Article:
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I was wondering why there are no standard errors and p-values reported for the factor loadings in the exploratory factor analysis, instead the magnitude of the factor loadings are used to judge the relative importance of the items. This is while both p-values and standard errors are reported in the outcome for the confirmatory actor analysis. This is regardless of the software use.

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    $\begingroup$ When there are more than 1 factor, different sets of loadings may be produced in EFA by different rotations of the factors. The solution (w.r.t. the loadings) is not unique. To make it unique, one has to fix some loadings, i.e. take them for granted. Then it is possible to estimate errors for the rest of the loadings. But which ones to fix - why to fix these and not those? And how many to fix - the necessary minimum or more? There is no sensible guideline for that. So software of EFA usually don't compute CI. With one-factor solution, some software does. $\endgroup$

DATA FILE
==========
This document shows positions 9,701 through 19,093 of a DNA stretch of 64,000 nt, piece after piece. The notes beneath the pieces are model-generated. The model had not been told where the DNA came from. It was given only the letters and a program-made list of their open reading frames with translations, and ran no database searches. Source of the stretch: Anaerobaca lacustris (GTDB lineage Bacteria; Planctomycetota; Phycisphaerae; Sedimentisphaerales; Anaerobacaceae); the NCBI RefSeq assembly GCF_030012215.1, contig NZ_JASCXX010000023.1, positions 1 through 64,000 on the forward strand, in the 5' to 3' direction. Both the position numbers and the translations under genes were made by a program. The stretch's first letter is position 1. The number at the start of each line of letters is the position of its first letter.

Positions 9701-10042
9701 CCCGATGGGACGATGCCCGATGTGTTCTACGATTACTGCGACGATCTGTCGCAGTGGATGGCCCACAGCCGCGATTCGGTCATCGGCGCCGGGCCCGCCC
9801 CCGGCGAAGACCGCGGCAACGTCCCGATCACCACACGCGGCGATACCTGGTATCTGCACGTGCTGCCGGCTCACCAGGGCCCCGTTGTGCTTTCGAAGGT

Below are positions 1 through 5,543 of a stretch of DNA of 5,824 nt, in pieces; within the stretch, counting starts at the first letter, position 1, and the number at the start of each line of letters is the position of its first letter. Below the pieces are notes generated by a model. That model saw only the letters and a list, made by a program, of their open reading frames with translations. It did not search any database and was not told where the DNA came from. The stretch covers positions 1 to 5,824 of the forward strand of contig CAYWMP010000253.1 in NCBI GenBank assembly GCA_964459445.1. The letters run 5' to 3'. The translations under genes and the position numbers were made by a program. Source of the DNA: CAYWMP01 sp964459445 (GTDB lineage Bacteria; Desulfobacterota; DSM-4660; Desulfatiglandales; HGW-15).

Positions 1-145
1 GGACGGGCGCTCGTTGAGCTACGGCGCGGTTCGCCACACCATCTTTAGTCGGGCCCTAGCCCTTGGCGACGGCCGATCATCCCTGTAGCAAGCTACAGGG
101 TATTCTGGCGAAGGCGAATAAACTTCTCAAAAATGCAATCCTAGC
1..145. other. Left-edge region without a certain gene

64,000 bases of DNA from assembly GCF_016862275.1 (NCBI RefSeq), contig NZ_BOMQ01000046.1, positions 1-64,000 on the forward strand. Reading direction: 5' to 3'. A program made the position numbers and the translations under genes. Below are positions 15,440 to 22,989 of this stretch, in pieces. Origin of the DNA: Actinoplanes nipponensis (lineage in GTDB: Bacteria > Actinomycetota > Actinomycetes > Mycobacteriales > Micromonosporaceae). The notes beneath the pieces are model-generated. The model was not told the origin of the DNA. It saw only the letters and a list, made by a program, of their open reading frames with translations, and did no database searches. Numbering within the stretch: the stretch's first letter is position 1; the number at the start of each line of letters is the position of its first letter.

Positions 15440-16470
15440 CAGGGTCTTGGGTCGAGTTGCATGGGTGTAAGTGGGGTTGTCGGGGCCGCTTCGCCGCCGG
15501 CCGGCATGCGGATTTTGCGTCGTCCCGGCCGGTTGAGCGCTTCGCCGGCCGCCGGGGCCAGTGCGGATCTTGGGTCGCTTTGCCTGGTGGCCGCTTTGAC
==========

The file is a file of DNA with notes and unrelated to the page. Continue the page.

– ttnphns
    Sep 9, 2020 at 12:38

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In EFA, the model is not identified (underdetermined); there are multiple combinations of coefficients that produce an equally good fit. Therefore, it is not possible to estimate standard errors or $p$-values of individual coefficients. An analogy in regression would be perfect multicollinearity.

This is not the case in CFA; the model is identified and usually overidentified (overdetermined), and in the latter case it is possible to obtain standard errors and $p$-values of individual coefficients. An analogy in regression would be absence of perfect multicollinearity.

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